"People say he
didn't have the horses before us," says Hirsch. "No--he didn't win
because he wasn't a great coach. He was a good coach who filled in all the
"We'd have had a little better chance in earlier years," he says,
"if I'd have known a little more."
Who knew? The
Wizard of Westwood was really the Master of the Midcourse Correction. The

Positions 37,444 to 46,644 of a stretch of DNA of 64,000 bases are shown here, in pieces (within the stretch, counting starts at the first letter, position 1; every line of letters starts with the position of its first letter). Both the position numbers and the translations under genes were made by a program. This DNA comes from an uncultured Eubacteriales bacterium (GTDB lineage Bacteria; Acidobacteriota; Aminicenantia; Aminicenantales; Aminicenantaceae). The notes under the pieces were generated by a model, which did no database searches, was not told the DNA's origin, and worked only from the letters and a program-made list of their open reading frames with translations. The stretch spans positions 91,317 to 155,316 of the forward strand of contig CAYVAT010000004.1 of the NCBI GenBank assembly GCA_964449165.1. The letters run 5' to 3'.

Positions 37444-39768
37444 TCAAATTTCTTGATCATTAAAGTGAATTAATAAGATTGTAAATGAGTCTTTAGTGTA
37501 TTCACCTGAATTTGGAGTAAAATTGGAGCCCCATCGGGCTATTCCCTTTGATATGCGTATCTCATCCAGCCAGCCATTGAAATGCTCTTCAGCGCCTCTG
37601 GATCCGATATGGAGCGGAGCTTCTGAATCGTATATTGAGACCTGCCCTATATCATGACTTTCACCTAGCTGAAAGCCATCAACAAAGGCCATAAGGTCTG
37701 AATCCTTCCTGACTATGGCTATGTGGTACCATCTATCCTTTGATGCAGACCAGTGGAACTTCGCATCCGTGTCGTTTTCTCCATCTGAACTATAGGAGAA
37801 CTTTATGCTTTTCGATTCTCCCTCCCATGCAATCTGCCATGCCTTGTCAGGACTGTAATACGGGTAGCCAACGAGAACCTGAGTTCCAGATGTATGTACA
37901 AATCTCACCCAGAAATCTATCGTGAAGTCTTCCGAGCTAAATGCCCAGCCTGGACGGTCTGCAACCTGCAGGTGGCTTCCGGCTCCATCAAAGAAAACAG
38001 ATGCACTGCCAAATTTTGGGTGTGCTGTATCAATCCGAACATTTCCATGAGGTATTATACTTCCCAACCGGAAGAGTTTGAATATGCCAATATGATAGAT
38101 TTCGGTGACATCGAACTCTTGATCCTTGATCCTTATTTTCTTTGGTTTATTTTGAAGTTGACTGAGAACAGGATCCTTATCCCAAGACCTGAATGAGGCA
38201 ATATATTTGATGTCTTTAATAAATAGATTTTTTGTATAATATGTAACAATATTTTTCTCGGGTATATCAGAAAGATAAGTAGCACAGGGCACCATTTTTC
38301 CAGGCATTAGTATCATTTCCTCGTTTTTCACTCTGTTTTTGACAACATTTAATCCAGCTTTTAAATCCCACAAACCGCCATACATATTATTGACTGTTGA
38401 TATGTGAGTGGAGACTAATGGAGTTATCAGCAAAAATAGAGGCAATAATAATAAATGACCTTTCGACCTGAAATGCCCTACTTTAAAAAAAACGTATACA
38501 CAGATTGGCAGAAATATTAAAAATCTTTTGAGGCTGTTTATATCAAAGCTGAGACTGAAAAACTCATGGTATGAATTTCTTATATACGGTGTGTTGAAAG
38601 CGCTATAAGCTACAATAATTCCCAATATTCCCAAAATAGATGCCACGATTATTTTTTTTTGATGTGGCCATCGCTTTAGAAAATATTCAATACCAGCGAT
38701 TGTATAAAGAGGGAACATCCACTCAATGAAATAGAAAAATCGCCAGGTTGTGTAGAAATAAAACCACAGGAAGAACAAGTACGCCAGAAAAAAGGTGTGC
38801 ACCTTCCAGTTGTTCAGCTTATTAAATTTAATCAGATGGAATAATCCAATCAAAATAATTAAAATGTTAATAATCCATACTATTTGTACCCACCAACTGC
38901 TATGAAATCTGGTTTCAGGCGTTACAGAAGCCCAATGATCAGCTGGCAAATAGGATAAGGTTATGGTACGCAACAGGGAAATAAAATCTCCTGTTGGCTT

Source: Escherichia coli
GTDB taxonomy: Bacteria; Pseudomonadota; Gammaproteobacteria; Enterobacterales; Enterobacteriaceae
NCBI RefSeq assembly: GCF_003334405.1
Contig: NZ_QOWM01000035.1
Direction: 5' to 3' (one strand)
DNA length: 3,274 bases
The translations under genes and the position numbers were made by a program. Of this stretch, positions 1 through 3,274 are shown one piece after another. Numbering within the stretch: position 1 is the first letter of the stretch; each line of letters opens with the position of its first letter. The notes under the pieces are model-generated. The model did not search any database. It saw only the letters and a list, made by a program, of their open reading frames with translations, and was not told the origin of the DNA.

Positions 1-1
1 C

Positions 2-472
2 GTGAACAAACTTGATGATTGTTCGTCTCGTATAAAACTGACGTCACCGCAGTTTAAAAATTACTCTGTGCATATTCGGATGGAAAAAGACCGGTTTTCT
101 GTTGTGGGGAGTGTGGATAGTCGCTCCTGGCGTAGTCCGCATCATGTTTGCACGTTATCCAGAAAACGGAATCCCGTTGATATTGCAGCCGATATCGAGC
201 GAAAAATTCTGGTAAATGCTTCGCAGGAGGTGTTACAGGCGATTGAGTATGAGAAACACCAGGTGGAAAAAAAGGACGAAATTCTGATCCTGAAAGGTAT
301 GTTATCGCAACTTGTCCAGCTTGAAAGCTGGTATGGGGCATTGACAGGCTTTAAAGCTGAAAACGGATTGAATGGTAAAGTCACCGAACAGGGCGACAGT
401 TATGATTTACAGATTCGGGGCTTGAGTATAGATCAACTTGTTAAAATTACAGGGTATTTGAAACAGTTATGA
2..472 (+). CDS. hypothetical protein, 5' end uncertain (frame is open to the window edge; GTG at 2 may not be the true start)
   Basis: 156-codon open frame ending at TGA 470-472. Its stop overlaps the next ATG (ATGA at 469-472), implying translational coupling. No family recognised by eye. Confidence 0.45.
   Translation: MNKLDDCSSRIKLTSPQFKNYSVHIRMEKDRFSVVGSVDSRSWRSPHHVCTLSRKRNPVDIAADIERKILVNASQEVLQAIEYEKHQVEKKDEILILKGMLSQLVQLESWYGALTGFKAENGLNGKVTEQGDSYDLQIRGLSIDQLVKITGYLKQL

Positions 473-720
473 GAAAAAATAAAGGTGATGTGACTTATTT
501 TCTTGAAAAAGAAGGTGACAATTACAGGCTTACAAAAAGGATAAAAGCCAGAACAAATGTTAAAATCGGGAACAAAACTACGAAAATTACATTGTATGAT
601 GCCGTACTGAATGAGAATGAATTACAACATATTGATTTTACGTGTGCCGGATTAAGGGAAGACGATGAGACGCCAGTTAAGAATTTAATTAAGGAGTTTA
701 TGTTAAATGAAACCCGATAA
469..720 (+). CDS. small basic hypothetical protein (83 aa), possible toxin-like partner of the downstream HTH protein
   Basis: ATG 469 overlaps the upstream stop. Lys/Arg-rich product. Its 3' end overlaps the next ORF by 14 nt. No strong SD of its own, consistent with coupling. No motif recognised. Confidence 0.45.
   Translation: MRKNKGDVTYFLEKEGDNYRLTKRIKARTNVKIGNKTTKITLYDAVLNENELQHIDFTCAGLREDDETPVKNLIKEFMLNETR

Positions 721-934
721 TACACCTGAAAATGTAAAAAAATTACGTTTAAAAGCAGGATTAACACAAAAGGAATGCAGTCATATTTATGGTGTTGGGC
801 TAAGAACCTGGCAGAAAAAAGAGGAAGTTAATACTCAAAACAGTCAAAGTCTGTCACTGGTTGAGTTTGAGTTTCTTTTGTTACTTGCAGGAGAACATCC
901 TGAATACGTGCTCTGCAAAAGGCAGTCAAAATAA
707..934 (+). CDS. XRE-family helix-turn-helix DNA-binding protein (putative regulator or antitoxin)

1963--64 title team stands as both a summation of everything he had learned to
that time and a grand experiment in the coaching arts that he would apply to
win nine more championships. Precept after precept was tonged and tempered in
the crucible of that season: The game rewards quickness above all, victory
begins with defense and, perhaps most important of all, it's what you learn
after you know it all that counts.